Here endeth the summer

Well…I hope so.

The autumn equinox has been and gone, we’ve had an inch of rain, the days are cooler and the plants are making new growth.

I’ve planted my garlic and potato onions from Yelwek Farm. Some went into the garden and some in a wicking box. I had success with one potato onion bulb (just one!) in a wicking box last year and I want to see if that was a one-off or whether they will tolerate the extra moisture in a wicking box. The drainage will still be good and if I need to, I can shelter the box from excessive winter rains. I’ve grown garlic successfully in a wicking box before, so no worries there.

Potato onions in the garden:

potatoonions

Garlic in a wicking box:

garlicwick

I’ve also planted asparagus in the first of the hugelkultur beds I made.  By spring, this bed will be in its third year and the underlying wood is starting to break down, at least enough for me to get the treeplanter into it without hitting any resistance:

hugelasparagus2

I’ve staked and tied up the ferns for the time being to keep them tidy and to dissuade the rabbits from investigating them. I’ve had to protect each side of the bed with wire to stop the blackbirds tearing it apart. The ferns will die back over winter and I’ll side-dress each plant with chook poo compost before the spears emerge in early spring. I doubt they‘ll be big enough to harvest this year but should be OK for the next:

hugelasparagus3

In the spaces between each asparagus plant I’ll sow cucumbers next spring/summer and let them ramble over the mound. By that time the asparagus will have stopped bearing and will be at the fern stage. The ferns, which grow to over a metre tall in mature plants, should provide some shade for the cucumbers during the summer. So the asparagus will do two things—provide me with a yield in spring and shade for other plants in summer. An example of the permaculture principle which says that each element in a permaculture system should perform more than one function.

Garlic chives are flowering. The bees love them. I’ve got a couple of dozen new plants in pots and will plant them everywhere:

garlicchives1

chivesbee

Tamarillos are ripening. I made sure I kept the water up to the plants in summer and it looks like a bumper harvest this year:

tamarillo

New batch of potatoes coming on. These are Kipflers:

kipfler

Dandelions for use in casseroles and soups this coming winter:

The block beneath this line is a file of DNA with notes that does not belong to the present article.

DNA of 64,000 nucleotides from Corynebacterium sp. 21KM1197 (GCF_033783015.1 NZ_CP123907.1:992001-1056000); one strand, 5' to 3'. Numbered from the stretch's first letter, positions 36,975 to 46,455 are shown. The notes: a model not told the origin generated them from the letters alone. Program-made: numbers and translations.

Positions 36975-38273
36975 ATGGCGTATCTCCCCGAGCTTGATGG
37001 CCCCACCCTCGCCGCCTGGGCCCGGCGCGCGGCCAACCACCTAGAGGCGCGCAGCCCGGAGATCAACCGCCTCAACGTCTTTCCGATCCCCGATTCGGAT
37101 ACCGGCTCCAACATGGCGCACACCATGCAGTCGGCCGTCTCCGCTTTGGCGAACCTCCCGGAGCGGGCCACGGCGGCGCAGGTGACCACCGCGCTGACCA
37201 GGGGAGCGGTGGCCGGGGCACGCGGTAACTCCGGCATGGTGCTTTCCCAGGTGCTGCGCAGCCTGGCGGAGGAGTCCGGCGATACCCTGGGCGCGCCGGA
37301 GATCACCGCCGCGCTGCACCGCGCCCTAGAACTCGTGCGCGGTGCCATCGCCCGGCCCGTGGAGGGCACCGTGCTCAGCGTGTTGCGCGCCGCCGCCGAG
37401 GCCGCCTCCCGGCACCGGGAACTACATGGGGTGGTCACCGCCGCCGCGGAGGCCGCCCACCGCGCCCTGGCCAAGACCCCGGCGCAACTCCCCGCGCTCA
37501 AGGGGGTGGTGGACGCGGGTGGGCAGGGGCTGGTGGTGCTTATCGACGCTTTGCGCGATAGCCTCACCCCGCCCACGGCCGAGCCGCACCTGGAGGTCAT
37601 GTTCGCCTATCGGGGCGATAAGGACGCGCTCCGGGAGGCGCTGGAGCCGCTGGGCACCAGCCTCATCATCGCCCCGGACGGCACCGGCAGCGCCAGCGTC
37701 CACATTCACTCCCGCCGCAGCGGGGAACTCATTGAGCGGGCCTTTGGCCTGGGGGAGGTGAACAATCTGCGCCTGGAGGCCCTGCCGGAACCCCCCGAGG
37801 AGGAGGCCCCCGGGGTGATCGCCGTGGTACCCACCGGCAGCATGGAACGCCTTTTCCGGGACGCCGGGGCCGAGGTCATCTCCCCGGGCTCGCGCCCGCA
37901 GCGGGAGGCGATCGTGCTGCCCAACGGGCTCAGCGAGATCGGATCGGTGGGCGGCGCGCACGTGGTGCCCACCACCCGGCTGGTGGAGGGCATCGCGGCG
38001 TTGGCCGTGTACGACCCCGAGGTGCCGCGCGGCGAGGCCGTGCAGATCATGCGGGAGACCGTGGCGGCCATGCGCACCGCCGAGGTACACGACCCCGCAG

dandelion

The last of the tomatoes ripening. This one is called Nicoleta and the seed came from a member of the Ozgrow forum. It’s a good size and shape and has a beautiful flavour. I’ll be growing this one again:

nicoleta

Still getting a few strawberries from the wicking box on the deck. The blackbird has found them so I’ve had to put a net over them in addition to the ring of wire around the tub. Did I mention I hate blackbirds?

strawberries

This is purslane. It self-seeded in a wicking box and I’m hoping it will flower and seed there again. It has high levels of omega-3 fatty acids, a crunchy texture and can be eaten in dozens of ways:

purslane

The oca has kicked on with the recent rain and should form lots of tubers by winter when the plants will die back:

IMG_2419

It wasn’t the best of summers from a food-growing point of view. Yields were woeful compared to past years. The most important things I learned were that I have to make provision for shade on 40-degree-plus days and that plants in wicking boxes will do better than plants in ordinary garden beds.

It also wasn’t the best from a personal-keep-cool point of view either. Before next summer I’m going to have an evaporative cooler installed. I don’t need to worry about electricity use, because the solar panels will run it through the day. No more do I want to try and sleep in a house where the temperature is in the high 30’s.

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3 Responses to “Here endeth the summer”

  1. narf77 Says:

    I am always surprised at the hardiness of asparagus when so many people think it is very difficult to grow. It is growing all over the place here as the birds eat the red berries and spread it everywhere. I have garlic chives flowing like crazy as well. The flowers have a delicious sweet floral perfume, nothing like their garlicky leaves and the bees are going mental on the flowers as they are with the pumpkin flowers that refuse to give up. I can only wonder at what the apiarists honey tastes like from the property at the rear of ours 😉

    Learning from nature can sometimes give you the willies. Hot days (and nights) righteously suck but if you can hook up an evaporative air conditioner to your solar output you are laughing :). Jessie says that you grow yacon? I have yacon going mental at the moment but no real idea when or how to harvest it. I am going to trawl your back posts to see if I can’t find info about it. It certainly loved being planted out into a mound of spent horse poo and aside from having the tall tops bounced and nipped out by marauding trampolining possums, it just keeps spreading and growing like topsy. A most promising plant indeed. Not sure how to go about keeping it to plant and when to plant it out again though.

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  2. Bek Says:

    Very nice. I need to get onto planting my garlic, and seeing your post makes me think trialling a small wicking bed for some of it will be a good idea. The asparagus looks great, I had some that were very quick to establish and got a crop in my first year, but other plants from the same lot took much longer. I look forward to seeing how they go in the hugelkulter bed. Another idea I’m going to have to look into further…

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